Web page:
Note above the ClientTestCollection class is implementing ICollectionFixture. There must also be a definition for the referenced ServiceContainersFixture. This class will be created once for all tests in the test collection, and then disposed when they are complete.

Note: The example below assumes that “dotnet” and “docker-compose” are accessible in the system PATH. They should be by default.

using System;
using System.Collections.Generic;
using System.Diagnostics;
using System.Linq;
using System.Net.Http;
using System.Threading;
using System.Threading.Tasks;
using Xunit;

namespace IntegrationTests
{
    public class ServiceContainersFixture : IDisposable
    {
        // Name of the service
        private const string ServiceName = "myservice";

        // Relative path to the root folder of the service project.
        // The path is relative to the target folder for the test DLL,
        // i.e. /test/MyTests/bin/Debug
        private const string ServicePath = "../../../../src/MyService";

        // Tag used for ${TAG} in docker-compose.yml
        private const string Tag = "test";

        // This URL should return 200 once the service is up and running
        private const string TestUrl = "http://localhost:8080/myservice/ping";

        // How long to wait for the test URL to return 200 before giving up
        private static readonly TimeSpan TestTimeout = TimeSpan.FromSeconds(60);

#if DEBUG
        private const string Configuration = "Debug";
#else
        private const string Configuration = "Release";
#endif

        public ApplicationFixture()
        {
            Build();

            StartContainers();

            var started = WaitForService().Result;

            if (!started)
            {
                throw new Exception($"Startup failed, could not get '{TestUrl}' after trying for '{TestTimeout}'");
            }
        }

        private void Build()
        {
            var process = Process.Start(new ProcessStartInfo
            {
                FileName = "dotnet",
                Arguments = $"publish {ServicePath} --configuration {Configuration}"
            });

            process.WaitForExit();
            Assert.Equal(0, process.ExitCode);
        }

        private void StartContainers()
        {
            // First build the Docker container image

            var processStartInfo = new ProcessStartInfo
            {
                FileName = "docker-compose",
                Arguments =
                    $"-f {ServicePath}/docker-compose.yml -f {ServicePath}/docker-compose.test.yml build"
            };
            AddEnvironmentVariables(processStartInfo);

            var process = Process.Start(processStartInfo);

            process.WaitForExit();
            Assert.Equal(0, process.ExitCode);

            // Now start the docker containers

            processStartInfo = new ProcessStartInfo
            {
                FileName = "docker-compose",
                Arguments =
                    $"-f {ServicePath}/docker-compose.yml -f {ServicePath}/docker-compose.test.yml -p {ServiceName} up -d"
            };
            AddEnvironmentVariables(processStartInfo);

            process = Process.Start(processStartInfo);

            process.WaitForExit();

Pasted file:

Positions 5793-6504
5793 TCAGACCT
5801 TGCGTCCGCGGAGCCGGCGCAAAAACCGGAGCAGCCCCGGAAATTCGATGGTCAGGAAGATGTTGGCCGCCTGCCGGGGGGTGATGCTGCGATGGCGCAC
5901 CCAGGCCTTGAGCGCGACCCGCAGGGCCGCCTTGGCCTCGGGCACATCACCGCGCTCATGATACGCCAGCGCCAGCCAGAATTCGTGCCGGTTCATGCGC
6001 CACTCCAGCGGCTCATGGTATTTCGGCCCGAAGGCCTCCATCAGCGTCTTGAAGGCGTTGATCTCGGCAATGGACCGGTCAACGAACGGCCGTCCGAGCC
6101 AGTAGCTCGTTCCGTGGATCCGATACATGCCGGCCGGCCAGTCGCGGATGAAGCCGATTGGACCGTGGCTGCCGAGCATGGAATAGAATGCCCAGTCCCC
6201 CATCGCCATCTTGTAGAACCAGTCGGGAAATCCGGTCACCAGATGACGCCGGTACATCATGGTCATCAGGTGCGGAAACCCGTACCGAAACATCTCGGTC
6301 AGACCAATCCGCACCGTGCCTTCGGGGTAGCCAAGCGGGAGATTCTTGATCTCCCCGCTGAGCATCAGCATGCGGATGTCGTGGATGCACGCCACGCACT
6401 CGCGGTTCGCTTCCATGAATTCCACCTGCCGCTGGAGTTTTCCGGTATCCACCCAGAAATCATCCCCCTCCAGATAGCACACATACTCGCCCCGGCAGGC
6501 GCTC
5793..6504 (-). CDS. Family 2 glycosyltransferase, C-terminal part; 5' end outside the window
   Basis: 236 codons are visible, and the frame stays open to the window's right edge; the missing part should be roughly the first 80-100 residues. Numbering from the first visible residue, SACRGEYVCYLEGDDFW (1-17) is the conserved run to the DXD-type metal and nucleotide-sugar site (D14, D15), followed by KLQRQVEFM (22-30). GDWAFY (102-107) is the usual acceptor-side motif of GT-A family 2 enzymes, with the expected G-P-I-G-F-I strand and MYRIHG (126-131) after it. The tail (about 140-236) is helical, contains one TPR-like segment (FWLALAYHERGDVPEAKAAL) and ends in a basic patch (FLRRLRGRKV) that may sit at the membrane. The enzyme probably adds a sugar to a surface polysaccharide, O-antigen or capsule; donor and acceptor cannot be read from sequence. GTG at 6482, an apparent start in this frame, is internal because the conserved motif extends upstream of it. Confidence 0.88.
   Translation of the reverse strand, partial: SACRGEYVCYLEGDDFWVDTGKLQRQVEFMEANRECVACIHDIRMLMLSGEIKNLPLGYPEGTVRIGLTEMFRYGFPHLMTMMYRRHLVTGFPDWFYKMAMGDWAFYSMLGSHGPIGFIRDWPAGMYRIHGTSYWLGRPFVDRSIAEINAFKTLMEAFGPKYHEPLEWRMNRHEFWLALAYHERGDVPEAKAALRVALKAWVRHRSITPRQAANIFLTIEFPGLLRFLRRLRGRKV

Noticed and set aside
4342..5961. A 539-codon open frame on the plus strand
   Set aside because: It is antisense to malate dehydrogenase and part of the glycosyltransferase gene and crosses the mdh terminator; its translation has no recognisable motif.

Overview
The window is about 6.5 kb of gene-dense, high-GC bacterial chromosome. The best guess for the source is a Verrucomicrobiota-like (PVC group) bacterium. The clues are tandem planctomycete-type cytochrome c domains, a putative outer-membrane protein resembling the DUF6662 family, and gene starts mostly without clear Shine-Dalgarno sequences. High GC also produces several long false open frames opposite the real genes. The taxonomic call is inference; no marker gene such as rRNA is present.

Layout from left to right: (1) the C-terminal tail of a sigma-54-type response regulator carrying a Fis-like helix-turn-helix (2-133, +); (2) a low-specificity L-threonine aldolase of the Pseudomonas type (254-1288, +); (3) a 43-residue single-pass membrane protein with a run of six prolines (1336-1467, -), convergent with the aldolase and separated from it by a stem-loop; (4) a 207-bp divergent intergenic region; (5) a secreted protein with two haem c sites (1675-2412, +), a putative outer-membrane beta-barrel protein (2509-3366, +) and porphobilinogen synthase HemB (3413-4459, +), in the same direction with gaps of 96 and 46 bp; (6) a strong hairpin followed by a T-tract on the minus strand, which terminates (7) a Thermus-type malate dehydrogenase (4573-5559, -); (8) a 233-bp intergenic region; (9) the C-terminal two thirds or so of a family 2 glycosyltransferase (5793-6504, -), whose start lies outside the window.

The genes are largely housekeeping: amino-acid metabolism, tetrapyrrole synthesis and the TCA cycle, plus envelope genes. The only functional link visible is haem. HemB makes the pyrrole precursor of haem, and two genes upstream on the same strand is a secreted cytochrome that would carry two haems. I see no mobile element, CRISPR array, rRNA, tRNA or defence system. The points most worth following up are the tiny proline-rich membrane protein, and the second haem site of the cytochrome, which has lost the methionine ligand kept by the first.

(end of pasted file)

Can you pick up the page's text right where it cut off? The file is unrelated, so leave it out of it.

Assert.Equal(0, process.ExitCode);
        }

        private void StopContainers()
        {
            // Run docker-compose down to stop the containers
            // Note that "--rmi local" deletes the images as well to keep the machine clean
            // But it does so by deleting all untagged images, which may not be desired in all cases

            var processStartInfo = new ProcessStartInfo
            {
                FileName = "docker-compose",
                Arguments =
                    $"-f {ServicePath}/docker-compose.yml -f {ServicePath}/docker-compose.test.yml -p {ServiceName} down --rmi local"
            };
            AddEnvironmentVariables(processStartInfo);

            var process = Process.Start(processStartInfo);

            process.WaitForExit();
            Assert.Equal(0, process.ExitCode);
        }

        private void AddEnvironmentVariables(ProcessStartInfo processStartInfo)
        {
            processStartInfo.Environment["TAG"] = Tag;
            processStartInfo.Environment["CONFIGURATION"] = Configuration;
            processStartInfo.Environment["COMPUTERNAME"] = Environment.MachineName;
        }

        private async Task<bool> WaitForService()
        {
            using (var client = new HttpClient() { Timeout = TimeSpan.FromSeconds(1)})
            {
                var startTime = DateTime.Now;
                while (DateTime.Now - startTime < TestTimeout)
                {
                    try
                    {
                        var response = await client.GetAsync(new Uri(TestUrl)).ConfigureAwait(false);
                        if (response.IsSuccessStatusCode)
                        {
                            return true;
                        }
                    }
                    catch
                    {
                        // Ignore exceptions, just retry
                    }

                    await Task.Delay(1000).ConfigureAwait(false);
                }
            }

            return false;
        }

        public void Dispose()
        {
            StopContainers();
        }
    }
}

Note: Before each call to docker-compose, AddEnvironmentVariables is being called to set some environment variables in ProcessStartInfo. These are used by docker-compose to perform substitutions in the YAML file. For example, ${COMPUTERNAME} will be replaced with the name of the development computer. This could be easily extended with other environment variables as needed.

To specify that a test class needs the containers to be running, apply the Collection attribute to the test class. Note how the string “ClientTests” matches the CollectionDefinition attribute used earlier on ClientTestCollection.

[Collection("ClientTests")]
public class MyTests
{
    // Tests here...
}

Conclusion

It’s now possible to run .NET Core integration tests that depend on running services directly in Visual Studio using your test runner of choice (I use Resharper). It will build the .NET Core service, start it and its dependencies in Docker, run the integration tests, and then perform cleanup. This could also be done as part of a continuous integration process, so long as the test machines have Docker installed and access to any required Docker registries. Best of all, this simultaneously tests both the service and the client SDK, exposing problems in either.